How valuable is the market mechanism for practical morality? What is its moral standing? We can scarcely doubt that as individuals we do value tremendously the opportunity of using markets. Indeed, without access to markets most of us would perish, since we don't typically produce the things that we need to survive. If we could somehow survive without using markets at all, our quality of life would be rather abysmal. It is natural to feel that an institution that is so crucial to our well-being must be valuable. And since moral evaluation can hardly be indifferent to our interests and their fulfillment, it might appear that there is nothing much to discuss here. The market's moral standing “has to be” high.
1 The last phrase comes from Adam Smith, The Wealth of Nations (1776). Aside from indicating wherein the virtue of the market mechanism lies, it points to the fact that no individual participant in the process aims at all the results the market achieves. Friedrich von Hayek has seen in this a great new insight – indeed a great theory of “the result of human action but not of human design” – initiated allegedly by Adam Smith, “revived” by Carl Menger, and now enshrined by Hayek; see his Studies in Philosophy, Politics, and Economics (Chicago: University of Chicago Press, 1967), pp. 96–105. One has to be careful about what is being asserted here. It would be wrong to say that no one aims at any of the results achieved. In this model, each person is assumed to pursue, as far as is feasible, his own interest, and this pursuit is fulfilled by the market transaction. “The butcher, the brewer, or the baker” did not aim at “our dinner,” but me presumably did. The fact that not all the results, nor the pattern of the results, was anyone's “design” seems to be an unremarkable fact. Surely, Adam Smith's main contribution, in this area of analysis, was to show how the results of different people's “designs” are coordinated and achieved by the market. I have discussed this question, among other issues, in “The Profit Motive,” Lloyds Bank Review, vol. 147 (1983).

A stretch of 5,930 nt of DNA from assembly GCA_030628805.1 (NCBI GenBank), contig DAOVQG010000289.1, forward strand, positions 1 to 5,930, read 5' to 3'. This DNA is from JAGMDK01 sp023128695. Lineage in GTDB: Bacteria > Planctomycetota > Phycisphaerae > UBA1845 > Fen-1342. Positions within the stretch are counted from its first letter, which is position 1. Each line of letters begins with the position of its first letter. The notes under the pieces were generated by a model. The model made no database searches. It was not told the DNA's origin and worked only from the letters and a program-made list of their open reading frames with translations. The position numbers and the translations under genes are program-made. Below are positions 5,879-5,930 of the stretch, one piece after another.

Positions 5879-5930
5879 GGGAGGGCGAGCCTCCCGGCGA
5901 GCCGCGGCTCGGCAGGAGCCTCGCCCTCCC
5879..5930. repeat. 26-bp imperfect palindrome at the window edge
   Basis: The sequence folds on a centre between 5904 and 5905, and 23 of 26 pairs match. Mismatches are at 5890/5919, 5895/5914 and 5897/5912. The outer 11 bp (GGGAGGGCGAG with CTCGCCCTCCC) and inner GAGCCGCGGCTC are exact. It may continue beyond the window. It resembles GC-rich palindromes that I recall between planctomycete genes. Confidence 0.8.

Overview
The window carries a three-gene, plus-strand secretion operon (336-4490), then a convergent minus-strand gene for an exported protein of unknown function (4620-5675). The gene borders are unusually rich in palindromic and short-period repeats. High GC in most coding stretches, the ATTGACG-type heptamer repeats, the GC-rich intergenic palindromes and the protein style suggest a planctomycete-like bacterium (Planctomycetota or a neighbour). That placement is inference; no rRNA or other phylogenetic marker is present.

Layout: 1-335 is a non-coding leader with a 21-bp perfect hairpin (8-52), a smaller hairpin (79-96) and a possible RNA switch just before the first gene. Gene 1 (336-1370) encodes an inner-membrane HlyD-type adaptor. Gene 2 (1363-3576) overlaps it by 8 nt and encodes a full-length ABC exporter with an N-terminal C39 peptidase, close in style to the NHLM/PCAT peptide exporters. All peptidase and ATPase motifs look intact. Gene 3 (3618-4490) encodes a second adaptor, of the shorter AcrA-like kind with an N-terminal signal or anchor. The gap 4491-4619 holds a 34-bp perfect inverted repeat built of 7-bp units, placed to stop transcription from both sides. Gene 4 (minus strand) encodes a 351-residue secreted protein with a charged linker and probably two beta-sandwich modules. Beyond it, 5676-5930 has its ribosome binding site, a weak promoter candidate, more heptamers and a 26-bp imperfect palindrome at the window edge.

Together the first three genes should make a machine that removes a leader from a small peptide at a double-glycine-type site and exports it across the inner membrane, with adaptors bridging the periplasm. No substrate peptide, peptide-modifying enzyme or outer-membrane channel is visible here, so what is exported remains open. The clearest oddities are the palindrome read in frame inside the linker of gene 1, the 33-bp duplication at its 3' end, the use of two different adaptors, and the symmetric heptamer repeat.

2 Milton, and Friedman, Rose, Free to Choose (London: Secker and Warburg, 1980), p. 222.
3 ibid., p. 223.
4 See Hare, R. M., Moral Thinking: Its Levels, Methods and Point (Oxford: Clarendon Press, 1981), on “levels” of moral thinking, and on the distinction between the “intuitive” and the “critical.” See also Gray, John, Mill on Liberty: A Defence (London: Routledge, 1983).
5 Nozick, Robert, Anarchy, State and Utopia (Oxford: Blackwell, 1974), p. 1.
6 Robert Nozick does point to (what he calls) “invisible-hand explanations” of the emergence of social institutions (such as markets), quoting Adam Smith (ibid., p. 18). But, consistently with his own approach, he does not proceed to assess such institutions in terms of the goodness of interest-fulfilling outcomes.
7 See, for example, the different analyses of this issue by Husami, Z., “Marx on Distributive Justice,” Philosophy and Public Affairs, vol. 7 (1978); Steiner, H., “Individual Liberty,” Proceedings of the Aristotelian Society, vol. 74 (1974); Cohen, G. A., “Capitalism, Freedom and the Proletariat,” Ryan, A., ed., The Idea of Freedom: Essays in Honour of Isaiah Berlin (Oxford: Clarendon Press, 1979); Cohen, G. A., “Illusions about Private Property and Freedom,” Mepham, J. and Rubens, D., eds., Issues in Marxist Philosophy (Hassocks: Harvester Press, 1981); O'Neill, O., “The Most Extensive Liberty,” Proceedings of the Aristotelian Society, vol. 79 (1979–1980); and others. See also Dworkin, Gerald, et al., Markets and Morals (Washington: Hemisphere Publishing, 1977).
8 Gibbard, Allan, “Natural Property Rights,” Nous, vol. 10 (1976). Gibbard examines the possible claim of “property rights” to be “grounded in principles of natural liberty,” with or without John Locke's, [John Locke, The Second Trealise of Government (1764)] qualification regarding the libertarian position, and shows why the claim is hard to justify.
9 Sen, Amartya, Poverty and Famines: An Essay on Entitlement and Deprivation (Oxford: Clarendon Press, and New York: Oxford University Press, 1981).